Find a Personal Injury Lawyer in Your Area.  

About

Personal Injury Law

Arizona Statutes of Limitations

A statute of limitations is a statute, or law, that restricts the period of time, after certain events, that a person may initiate legal proceedings.  These time limits vary depending on the type of case and the state where the particular cause of action occurred.  After the time limit has passed, the injured person no longer has the right to sue to recovery money damages, unless a legal exception applies.  The following provides a brief summary, in alphabetical order, of some of the limitations periods for the state of Arizona for those actions related to personal injury, medical malpractice, and some products liability.  Please contact a qualified Arizona lawyer to find out how a statute of limitations applies to your situation. 

Fraud:
Actions based on fraud must be filed within 3 years. 

Libel-Slander-Defamation:
These types of actions must be filed within 1 year from the date of the action.

Medical Malpractice:
All actions against medical professionals must be filed within 2 years of the date of the act resulting in the injury.

Personal Injury:
Personal injury actions, including medical malpractice and products liability claims, must be filed within 2 years from the date of the injury.  

Statute of Limitations for Personal Injury Actions Chart

Product Liability:
Product liability actions must be filed within 2 years from the date of the injury, except that no product liability action may be filed if the cause of action accrues more than twelve years after the product in question was first sold, unless the claim is based upon the negligence of the seller or manufacturer. 

Professional Malpractice:
All actions against professionals must be filed within 2 years of the date of the act resulting in the injury.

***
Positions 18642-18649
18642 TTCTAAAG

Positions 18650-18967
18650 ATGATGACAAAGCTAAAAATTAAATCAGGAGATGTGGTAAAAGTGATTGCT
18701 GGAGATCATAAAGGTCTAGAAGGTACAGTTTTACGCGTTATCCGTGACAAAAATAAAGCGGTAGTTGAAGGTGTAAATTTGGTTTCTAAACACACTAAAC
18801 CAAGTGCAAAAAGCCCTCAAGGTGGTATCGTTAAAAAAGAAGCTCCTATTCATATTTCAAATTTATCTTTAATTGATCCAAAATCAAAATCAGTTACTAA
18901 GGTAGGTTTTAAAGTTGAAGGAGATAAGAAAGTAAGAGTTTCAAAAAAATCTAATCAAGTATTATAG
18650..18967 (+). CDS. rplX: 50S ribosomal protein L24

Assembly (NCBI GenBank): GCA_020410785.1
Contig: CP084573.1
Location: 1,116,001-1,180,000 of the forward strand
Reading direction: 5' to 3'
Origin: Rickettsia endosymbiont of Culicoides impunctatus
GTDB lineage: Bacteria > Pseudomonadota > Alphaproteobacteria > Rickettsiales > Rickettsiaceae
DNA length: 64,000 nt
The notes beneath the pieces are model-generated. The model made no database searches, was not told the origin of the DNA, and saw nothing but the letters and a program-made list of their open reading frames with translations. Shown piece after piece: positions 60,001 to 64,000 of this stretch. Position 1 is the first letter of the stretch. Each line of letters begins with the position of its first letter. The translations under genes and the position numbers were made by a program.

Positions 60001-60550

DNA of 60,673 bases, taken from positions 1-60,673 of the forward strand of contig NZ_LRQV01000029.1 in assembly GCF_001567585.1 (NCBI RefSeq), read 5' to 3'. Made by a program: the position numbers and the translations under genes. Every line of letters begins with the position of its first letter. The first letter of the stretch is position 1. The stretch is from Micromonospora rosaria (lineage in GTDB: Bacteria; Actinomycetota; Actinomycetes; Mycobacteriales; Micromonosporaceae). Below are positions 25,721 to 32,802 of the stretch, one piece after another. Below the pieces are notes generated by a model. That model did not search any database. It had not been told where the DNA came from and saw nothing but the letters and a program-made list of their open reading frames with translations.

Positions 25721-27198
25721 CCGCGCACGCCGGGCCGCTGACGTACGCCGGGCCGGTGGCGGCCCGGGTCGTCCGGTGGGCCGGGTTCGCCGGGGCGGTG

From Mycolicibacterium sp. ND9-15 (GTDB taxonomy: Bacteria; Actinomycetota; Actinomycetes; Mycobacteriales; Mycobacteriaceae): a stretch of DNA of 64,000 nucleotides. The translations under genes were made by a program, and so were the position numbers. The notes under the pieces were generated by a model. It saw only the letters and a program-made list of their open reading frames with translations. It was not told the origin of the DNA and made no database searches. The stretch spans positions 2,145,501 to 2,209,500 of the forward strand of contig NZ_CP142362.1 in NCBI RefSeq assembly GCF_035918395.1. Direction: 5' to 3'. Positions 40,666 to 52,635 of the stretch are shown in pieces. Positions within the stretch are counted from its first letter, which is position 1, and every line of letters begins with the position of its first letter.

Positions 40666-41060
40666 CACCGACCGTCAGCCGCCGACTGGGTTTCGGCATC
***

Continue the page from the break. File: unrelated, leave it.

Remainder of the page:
Wrongful Death:
Wrongful death actions must be filed within 2 years of the date of death.

Special Rules Tolling the Statute of Limitations:
A statute of limitations is tolled when certain conditions are present.  When a statute is tolled, the limitations period is essentially put on hold for a period of time.  Some typical reasons that a statute is tolled include situations when the victim of the injury was a minor at the time of the injury (minority), when the victim of the injury was mentally incompetent at the time of the injury (mental incompetence), and when the defendant has filed bankruptcy. 

In Arizona, when the injured party is a minor the limitations period begins to run on that minor’s 18th birthday.  When the injured party is either a minor or mentally incompetent, the limitations period does not begin to run until the party reaches the age of 18 or is deemed to be of sound mind.  When the disability is removed, that person shall have the same amount of time to file his or her claim as is allowed to others.    

Click here for a list of Arizona personal injury attorneys.

Click here to contact The Personal Injury Lawyer Directory.

 
Click on a link to find a Personal Injury Lawyer in that state.
Home | Sitemap | Links | Law Schools | Law Articles | Legal Resources | Law Journals | About Personal Injury Attorneys | State Courts
Disclaimer: The information throughout The Personal Injury Directory is not intended to be or to replace legal advice. The information throughout The Personal Injury Directory is intended to provide general information regarding personal injury law. If you are interested in bringing a personal injury lawsuit, contact an accident attorney in your area.
The Personal Injury Lawyer Directory